I did this Ladder Run today before work and it was amazing! It is a variation of an interval workout - it's not an interval session in the traditional sense that it alternates between periods of high intensity work and rest, but still works with the concept of alternating periods of higher intensity work with lower intensity work in a more gradual way.
This workout is a great way to increase your running speed! And for all you Canadians who have been stuck indoors due to the cold it's a great way to challenge yourself with a short but intense run so you're not on the treadmill for hours. Always warm up with 5 minutes of walking/ light jogging and some dynamic stretches and finish with some stretches specifically for the quads, calves, glutes and hamstrings.
Obviously the running speeds can be increased or decreased depending on your own abilities. I am naturally more comfortable running long distances vs running fast so I am gradually trying to improve my speed through more interval style runs. For people who are faster runners you may have to up the speed whereas newer runners may want to start at a pace closer to 5 m/h.
As a general way to gauge appropriate speed, the middle interval should be your 10 km race pace. I'm doing a 10 km race at the end of March and am aiming for under 50 minutes, so my race pace is approximately 7.5 m/h or 8 minute miles (5 minute km). Get out your calculators and find your race pace!
What this workout is doing
1) Increasing your VO2 max: VO2 max stands for maximal oxygen uptake. This run is actually quite similar to a VO2 max test which progressively increases in intensity until you can either run no more, or your oxygen uptake plateaus. As the intensity of activity increases, your muscles require more oxygen (hence why you start to breath harder and faster). The more oxygen your body can take in and the more efficient your body is at delivering that oxygen to your muscles, the harder they will be able to work. If your capacity to take in oxygen is high, you will be able to run faster and harder for longer. By working up in that VO2 max range, you are stressing (good stress) and challenging your capacity to increase.
2) Increasing your lactate threshold: Lactate is a byproduct of the process of glucose breaking down to produce energy. All day long your body is producing lactate as it produces energy from glucose, however it also has an efficient process of clearing lactate (some people more efficient than others). When the intensity of work is low - ie. just walking around town - your body can clear lactate at the rate that it is being produced. As you increase the intensity of your workout however, lactate increases at a faster rate than it can be cleared. This is your threshold! It's that burning sensation in your muscles and what ultimately stops you from continuing. By progressively increasing speed as you make your way up the ladder without rest, you are training the body to work close to that threshold and push that threshold further and further along. The point is to feel uncomfortable in those faster intervals, that means you are challenging your lactate threshold.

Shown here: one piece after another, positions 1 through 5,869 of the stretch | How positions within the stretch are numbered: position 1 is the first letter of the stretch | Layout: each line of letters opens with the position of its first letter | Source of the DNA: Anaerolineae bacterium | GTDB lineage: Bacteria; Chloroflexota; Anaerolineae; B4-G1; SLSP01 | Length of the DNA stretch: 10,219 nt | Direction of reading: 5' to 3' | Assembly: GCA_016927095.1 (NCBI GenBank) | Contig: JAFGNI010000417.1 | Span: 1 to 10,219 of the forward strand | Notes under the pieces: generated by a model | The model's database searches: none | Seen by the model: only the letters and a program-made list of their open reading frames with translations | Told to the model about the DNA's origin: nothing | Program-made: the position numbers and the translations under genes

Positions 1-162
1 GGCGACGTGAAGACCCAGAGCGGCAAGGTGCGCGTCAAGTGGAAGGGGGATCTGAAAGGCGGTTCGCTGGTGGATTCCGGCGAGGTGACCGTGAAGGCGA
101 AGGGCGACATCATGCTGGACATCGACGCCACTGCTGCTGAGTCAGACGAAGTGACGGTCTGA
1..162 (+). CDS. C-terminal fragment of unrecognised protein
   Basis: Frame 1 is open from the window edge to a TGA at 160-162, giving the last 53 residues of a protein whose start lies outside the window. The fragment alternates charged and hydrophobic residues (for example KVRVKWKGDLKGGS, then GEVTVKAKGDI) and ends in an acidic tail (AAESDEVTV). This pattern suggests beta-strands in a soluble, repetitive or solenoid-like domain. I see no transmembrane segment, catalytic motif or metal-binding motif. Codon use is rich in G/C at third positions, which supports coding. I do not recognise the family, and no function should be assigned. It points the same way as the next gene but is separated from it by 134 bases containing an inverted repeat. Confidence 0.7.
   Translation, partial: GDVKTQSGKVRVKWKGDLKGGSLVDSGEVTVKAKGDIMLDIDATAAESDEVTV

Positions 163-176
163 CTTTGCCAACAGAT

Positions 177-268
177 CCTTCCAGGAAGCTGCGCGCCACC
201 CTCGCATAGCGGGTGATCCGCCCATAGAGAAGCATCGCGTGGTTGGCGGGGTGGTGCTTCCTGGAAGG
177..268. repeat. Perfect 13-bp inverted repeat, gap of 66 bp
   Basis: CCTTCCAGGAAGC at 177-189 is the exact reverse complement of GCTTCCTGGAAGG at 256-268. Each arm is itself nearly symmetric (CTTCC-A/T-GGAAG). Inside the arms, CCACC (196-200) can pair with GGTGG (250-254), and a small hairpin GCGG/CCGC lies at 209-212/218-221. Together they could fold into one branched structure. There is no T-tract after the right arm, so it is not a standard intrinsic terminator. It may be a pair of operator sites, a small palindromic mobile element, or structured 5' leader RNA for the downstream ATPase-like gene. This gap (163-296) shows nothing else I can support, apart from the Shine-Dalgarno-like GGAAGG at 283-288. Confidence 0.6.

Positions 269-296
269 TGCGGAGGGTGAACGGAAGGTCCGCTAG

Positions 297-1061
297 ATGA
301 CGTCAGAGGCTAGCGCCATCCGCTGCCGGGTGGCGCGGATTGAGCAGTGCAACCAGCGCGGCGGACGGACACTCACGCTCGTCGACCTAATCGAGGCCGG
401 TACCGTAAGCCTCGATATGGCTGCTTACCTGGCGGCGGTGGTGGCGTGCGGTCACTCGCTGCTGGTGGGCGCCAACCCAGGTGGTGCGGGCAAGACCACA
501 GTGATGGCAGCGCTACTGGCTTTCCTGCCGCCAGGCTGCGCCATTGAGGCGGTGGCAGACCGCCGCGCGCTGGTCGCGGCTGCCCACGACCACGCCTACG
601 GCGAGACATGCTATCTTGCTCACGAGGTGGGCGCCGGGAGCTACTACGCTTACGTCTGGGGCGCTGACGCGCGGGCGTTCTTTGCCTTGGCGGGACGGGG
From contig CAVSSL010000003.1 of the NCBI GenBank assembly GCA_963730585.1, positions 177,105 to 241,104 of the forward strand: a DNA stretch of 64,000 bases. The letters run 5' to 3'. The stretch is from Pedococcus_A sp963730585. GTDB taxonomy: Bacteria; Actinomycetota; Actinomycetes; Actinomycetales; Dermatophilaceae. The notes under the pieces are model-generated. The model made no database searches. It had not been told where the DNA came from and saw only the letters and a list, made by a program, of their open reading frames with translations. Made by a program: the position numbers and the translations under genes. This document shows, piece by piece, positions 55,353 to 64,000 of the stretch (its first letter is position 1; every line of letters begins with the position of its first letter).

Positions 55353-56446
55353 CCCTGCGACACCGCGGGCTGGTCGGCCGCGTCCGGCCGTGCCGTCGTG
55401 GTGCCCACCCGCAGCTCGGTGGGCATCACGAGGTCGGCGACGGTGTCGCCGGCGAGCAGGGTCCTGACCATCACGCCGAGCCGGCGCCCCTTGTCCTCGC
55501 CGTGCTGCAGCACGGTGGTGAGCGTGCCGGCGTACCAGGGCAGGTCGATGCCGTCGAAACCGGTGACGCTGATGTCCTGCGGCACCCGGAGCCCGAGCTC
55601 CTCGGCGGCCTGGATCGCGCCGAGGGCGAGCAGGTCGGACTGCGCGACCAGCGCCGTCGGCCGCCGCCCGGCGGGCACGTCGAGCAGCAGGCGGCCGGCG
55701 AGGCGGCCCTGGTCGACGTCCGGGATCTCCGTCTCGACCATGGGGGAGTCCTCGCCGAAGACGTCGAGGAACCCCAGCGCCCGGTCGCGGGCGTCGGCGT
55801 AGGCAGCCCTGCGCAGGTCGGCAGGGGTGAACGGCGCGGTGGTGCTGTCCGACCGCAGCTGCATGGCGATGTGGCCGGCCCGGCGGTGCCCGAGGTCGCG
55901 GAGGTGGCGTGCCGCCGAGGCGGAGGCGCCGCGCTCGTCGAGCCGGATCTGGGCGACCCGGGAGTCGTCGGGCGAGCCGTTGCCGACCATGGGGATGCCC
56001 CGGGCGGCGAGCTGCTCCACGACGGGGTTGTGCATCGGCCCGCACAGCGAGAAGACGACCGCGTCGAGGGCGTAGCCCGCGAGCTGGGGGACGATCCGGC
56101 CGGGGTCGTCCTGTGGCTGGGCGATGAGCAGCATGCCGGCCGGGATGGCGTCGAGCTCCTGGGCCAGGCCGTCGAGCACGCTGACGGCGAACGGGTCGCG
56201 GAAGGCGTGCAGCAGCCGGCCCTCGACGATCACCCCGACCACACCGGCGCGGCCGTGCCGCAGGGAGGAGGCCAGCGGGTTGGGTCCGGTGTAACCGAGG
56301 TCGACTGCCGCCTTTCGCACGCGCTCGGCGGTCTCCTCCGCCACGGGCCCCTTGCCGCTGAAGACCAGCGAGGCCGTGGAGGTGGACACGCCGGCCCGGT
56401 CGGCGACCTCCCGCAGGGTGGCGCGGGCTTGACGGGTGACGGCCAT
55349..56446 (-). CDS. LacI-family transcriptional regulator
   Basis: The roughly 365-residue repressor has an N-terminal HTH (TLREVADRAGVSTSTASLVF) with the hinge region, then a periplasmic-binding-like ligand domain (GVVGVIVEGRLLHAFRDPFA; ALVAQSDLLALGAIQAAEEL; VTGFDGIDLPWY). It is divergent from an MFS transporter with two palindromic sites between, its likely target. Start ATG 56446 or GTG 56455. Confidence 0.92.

3) Increasing your recovery ability: Once you've progressed up the ladder to your fastest speed, you have one minute at a slower pace to recover before moving up the ladder for set 2. Although you may want to jump off the treadmill for a minute of complete rest research has shown that active recovery is more efficient than rest at removing lactate that accumulates during high intensity exercise. As well, you are teaching your body to recover from the faster pace while continuing to run and over time your body will become more efficient at this recovery process even if at first you don't feel like you are getting so much of a rest!
4) Increasing your confidence running at a faster pace: This is actually a huge one! It's amazing how much psychology comes into play in running speed. I used to always run at 6 m/h. It was my speed. Whether I was running outside, or on a treadmill I would set the speed for 6 m/h and run for an hour. But I've realized now I wasn't able to improve because I was always staying in that maintenance zone without overloading which is essential for improvement. By increasing the speed in short 2 minute intervals, it is a manageable way to psychologically get over the hurdle of running at those faster paces.
Ways to Progress
There are various ways to progress this workout once you've done it a few times and feel comfortable with it. Here are a few suggestions:
Increase the speed: Instead of starting at 6.5 m/h try starting at 6.6 and doing each interval 0.1 m/h faster. You probably won't notice that much of a difference but after 5 runs you will be starting at a completely different pace!
Increase the time of each interval: Try progressing to 3 minute intervals for 2-3 rounds.
Increase the number of rounds: Aim to progress to 5 rounds of this workout! That's 50 minutes of running - you will be KNACKERED!
Variety is the key!
This isn't the only exercise to push the intensity of your runs, and not necessarily even the BEST. But... it might be something slightly difference than what you are used to do. The key is challenging your body in different ways and varying it up from run to run. By running at a constant speed day in and day out not only will you not improve, but your body will begin to adapt to that stress over time and you will actually be doing a disservice to yourself. Try this run out and let me know what you think!
Hi, I'm Hannah. I'm a dance science consultant, Movement specialist and Registered Massage Therapist residing in Toronto. I am a Registered Provider for Safe in Dance International and teach workshops and courses related to Safe Dance Practice. Here is what I have to say about all things health and movement related.